Species: Thermus thermophilus
Subunit composition of L-asparaginase = [L-asparaginase subunit]6
The relative molecular mass of native L-asparaginase from Thermus thermophilus was determined by gel filtration chromatography [Pritsa01].
L-Asparaginase has been characterized from diverse sources, including bacteria, archaea [Yao05], fungi [Sinclair94, Kil95, Raha90], and ciliates [Tsavdaridis94]. It has also been characterized from the liver and serum of guinea pigs [Zhang95a]. The enzyme has anti-tumor activity and purified L-asparaginase from Escherichia coli and Erwinia chrysanthemi have been used clinically to treat lymphoblastic leukemia and lymphosarcoma (in [Kotzia05]). The enzyme from some species contains glutaminase activity, believed to cause clinical side-effects. Enzyme preparations from species with decreased glutaminase activity, such as Pectobacterium carotovorum (previously known as Erwinia carotovora) have been characterized as potential therapeutics [Kotzia05].
L-asparaginases are L-amidohydrolases, assigned to two classes based on substrate specificity: those that primarily hydrolyze L-asparagine; and those that hydrolyze L-glutamine and L-asparagine with equal efficiency (in [Aghaiypour01]).
It has been reported that all bacterial L-asparaginases are homotetramers (in [Aghaiypour01] and in [Kotzia05]), although the enzyme from Thermus thermophilus was reported to be a homohexamer [Pritsa01]. Crystal structures have been solved for at least five bacterial L-asparaginases (in [Aghaiypour01a]). The reaction mechanism has been described as a two-step ping-pong mechanism (in [Aghaiypour01]).
The antitumor activity of Thermus thermophilus L-asparaginase has been investigated. The enzyme did not show glutaminase activity [Pritsa01a].
The relative molecular mass of the L-asparaginase subunit was determined by SDS-PAGE [Pritsa01].
Molecular Weight of Polypeptide: 33 kD (experimental) [Pritsa01 ]
Molecular Weight of Multimer: 200 kD (experimental) [Pritsa01]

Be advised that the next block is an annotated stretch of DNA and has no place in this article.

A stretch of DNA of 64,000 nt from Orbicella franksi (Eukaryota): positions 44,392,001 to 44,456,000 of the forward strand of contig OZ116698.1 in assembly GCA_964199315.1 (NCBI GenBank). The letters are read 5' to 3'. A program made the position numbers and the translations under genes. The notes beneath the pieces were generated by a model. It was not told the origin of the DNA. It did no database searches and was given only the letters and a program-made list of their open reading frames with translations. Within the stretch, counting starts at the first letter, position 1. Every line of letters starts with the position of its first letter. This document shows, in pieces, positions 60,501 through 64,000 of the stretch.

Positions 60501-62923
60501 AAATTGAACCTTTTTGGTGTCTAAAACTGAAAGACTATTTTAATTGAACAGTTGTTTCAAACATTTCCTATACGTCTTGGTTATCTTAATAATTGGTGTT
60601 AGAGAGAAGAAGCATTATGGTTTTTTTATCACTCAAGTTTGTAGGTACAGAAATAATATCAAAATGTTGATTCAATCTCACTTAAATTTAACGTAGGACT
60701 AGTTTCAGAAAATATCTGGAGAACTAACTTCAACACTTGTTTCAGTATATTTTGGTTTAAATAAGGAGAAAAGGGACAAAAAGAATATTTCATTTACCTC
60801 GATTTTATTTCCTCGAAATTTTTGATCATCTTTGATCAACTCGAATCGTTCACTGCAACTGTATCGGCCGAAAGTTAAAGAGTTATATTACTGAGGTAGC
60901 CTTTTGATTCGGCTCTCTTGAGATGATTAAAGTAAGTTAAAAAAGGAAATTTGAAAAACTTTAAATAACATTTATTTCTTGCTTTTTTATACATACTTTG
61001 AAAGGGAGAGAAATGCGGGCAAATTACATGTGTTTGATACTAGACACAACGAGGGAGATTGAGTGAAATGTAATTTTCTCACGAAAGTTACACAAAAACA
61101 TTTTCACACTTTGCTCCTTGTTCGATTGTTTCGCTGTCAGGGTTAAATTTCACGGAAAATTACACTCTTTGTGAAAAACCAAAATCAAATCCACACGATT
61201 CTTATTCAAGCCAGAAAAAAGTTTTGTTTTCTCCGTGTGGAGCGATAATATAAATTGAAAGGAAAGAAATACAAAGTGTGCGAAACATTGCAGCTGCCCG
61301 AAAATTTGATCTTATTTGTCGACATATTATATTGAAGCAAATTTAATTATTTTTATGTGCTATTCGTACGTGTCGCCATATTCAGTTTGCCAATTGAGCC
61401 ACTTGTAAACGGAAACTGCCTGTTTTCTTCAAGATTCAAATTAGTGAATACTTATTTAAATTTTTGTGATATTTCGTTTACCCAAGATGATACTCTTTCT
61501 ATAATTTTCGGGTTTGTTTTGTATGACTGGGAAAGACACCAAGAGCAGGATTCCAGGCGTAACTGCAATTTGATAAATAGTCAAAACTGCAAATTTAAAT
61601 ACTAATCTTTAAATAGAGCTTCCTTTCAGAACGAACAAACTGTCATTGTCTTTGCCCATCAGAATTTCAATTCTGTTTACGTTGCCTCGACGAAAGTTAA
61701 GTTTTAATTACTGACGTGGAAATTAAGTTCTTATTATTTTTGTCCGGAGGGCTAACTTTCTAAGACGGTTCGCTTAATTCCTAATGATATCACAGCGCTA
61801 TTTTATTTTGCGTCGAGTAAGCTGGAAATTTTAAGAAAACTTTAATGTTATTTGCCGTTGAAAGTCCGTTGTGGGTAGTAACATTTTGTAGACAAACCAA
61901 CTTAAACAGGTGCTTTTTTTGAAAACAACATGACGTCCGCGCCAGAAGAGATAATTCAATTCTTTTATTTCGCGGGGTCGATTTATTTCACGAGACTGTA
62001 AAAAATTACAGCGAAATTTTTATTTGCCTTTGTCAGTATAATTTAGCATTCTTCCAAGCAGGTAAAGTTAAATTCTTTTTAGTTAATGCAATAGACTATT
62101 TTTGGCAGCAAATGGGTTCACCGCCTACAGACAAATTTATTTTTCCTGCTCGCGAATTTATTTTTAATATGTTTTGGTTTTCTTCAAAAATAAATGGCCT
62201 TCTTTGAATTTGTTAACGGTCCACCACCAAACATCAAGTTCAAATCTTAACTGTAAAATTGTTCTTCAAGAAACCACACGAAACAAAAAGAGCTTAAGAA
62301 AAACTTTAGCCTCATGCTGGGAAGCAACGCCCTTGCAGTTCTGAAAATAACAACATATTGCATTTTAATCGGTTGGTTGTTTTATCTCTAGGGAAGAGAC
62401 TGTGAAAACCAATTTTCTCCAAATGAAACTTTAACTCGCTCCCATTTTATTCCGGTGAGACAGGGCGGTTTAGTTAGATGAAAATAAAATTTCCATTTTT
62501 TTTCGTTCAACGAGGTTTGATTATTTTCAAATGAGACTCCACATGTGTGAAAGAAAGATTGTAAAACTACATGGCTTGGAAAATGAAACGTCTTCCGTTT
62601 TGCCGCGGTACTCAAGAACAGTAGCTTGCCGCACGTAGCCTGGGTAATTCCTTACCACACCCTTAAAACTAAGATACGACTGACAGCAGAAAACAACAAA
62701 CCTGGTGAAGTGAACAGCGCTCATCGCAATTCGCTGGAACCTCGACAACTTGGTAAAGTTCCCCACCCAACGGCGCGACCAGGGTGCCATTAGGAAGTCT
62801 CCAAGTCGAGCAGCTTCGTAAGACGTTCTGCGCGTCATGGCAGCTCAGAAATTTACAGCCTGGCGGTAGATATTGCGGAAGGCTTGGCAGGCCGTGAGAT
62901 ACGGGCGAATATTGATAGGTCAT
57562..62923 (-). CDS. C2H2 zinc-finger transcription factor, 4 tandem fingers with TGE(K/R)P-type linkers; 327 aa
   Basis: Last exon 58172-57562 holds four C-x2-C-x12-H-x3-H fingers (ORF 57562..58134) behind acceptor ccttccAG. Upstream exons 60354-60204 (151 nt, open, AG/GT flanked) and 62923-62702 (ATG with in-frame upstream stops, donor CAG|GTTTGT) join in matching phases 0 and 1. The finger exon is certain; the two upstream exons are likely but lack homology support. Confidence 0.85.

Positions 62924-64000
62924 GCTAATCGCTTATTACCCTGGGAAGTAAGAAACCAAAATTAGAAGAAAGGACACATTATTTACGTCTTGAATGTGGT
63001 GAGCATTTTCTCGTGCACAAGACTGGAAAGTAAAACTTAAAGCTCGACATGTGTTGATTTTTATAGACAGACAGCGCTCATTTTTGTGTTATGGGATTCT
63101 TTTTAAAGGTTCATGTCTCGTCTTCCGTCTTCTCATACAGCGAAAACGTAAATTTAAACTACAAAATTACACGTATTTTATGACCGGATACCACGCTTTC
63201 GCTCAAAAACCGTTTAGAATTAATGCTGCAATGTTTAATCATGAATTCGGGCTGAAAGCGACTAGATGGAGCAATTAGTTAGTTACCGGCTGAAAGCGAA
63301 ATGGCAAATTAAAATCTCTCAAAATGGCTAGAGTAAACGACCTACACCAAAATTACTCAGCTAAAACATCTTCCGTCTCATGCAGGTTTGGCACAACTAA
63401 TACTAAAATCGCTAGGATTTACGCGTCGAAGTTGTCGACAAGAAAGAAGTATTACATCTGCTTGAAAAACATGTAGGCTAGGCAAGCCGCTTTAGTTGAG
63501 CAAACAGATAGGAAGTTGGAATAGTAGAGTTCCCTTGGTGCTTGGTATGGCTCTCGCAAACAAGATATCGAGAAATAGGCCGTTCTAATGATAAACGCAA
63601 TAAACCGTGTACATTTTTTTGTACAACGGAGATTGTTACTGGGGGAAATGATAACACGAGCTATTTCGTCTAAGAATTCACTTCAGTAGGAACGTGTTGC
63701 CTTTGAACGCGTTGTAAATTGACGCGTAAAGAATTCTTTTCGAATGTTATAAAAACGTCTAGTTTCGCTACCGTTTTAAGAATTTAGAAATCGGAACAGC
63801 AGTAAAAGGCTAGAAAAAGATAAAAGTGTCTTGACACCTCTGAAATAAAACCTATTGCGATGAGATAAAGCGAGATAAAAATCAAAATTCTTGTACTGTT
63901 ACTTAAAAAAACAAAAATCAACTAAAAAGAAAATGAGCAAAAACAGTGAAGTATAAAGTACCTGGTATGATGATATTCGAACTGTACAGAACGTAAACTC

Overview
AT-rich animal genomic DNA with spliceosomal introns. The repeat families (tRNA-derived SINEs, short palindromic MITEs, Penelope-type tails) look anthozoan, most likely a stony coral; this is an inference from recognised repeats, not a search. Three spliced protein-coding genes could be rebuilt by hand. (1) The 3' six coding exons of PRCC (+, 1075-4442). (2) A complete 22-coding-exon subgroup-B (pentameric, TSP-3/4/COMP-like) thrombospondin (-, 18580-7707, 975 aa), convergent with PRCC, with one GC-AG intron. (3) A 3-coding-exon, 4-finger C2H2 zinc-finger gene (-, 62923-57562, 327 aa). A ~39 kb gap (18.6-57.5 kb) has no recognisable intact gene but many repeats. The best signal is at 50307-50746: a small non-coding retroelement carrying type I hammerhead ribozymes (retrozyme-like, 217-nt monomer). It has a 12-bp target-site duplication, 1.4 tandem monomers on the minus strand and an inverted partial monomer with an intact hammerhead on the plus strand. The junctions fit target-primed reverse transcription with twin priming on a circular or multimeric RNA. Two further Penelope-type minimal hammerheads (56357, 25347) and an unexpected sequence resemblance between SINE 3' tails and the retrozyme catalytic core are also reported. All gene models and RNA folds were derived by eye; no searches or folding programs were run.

pI: 6.0 [Pritsa01]
Enzymatic reaction of: L-asparaginase
EC Number: 220.127.116.11
The reaction direction shown, that is, A + B ↔ C + D versus C + D ↔ A + B, is in accordance with the direction in which it was curated.
The reaction is physiologically favored in the direction shown.
In Pathways: L-asparagine degradation I
This thermostable enzyme from Thermus thermophilus did not show glutaminase activity [Pritsa01].
pH(opt): 9.2 [Pritsa01]
Aghaiypour01: Aghaiypour K, Wlodawer A, Lubkowski J (2001). "Structural basis for the activity and substrate specificity of Erwinia chrysanthemi L-asparaginase." Biochemistry 40(19);5655-64. PMID: 11341830
Pritsa01: Pritsa AA, Kyriakidis DA (2001). "L-asparaginase of Thermus thermophilus: purification, properties and identification of essential amino acids for its catalytic activity." Mol Cell Biochem 216(1-2);93-101. PMID: 11216870
Yao05: Yao M, Yasutake Y, Morita H, Tanaka I (2005). "Structure of the type I L-asparaginase from the hyperthermophilic archaeon Pyrococcus horikoshii at 2.16 angstroms resolution." Acta Crystallogr D Biol Crystallogr 61(Pt 3);294-301. PMID: 15735339
Zhang95a: Zhang N, Clarke F, Di Trapani G, Keough D, Beacham I (1995). "Guinea pig serum L-asparaginase: purification, and immunological relationship to liver L-asparaginase and serum L-asparaginases in other mammals." Comp Biochem Physiol B Biochem Mol Biol 112(4);607-12. PMID: 8590375
©2014 SRI International, 333 Ravenswood Avenue, Menlo Park, CA 94025-3493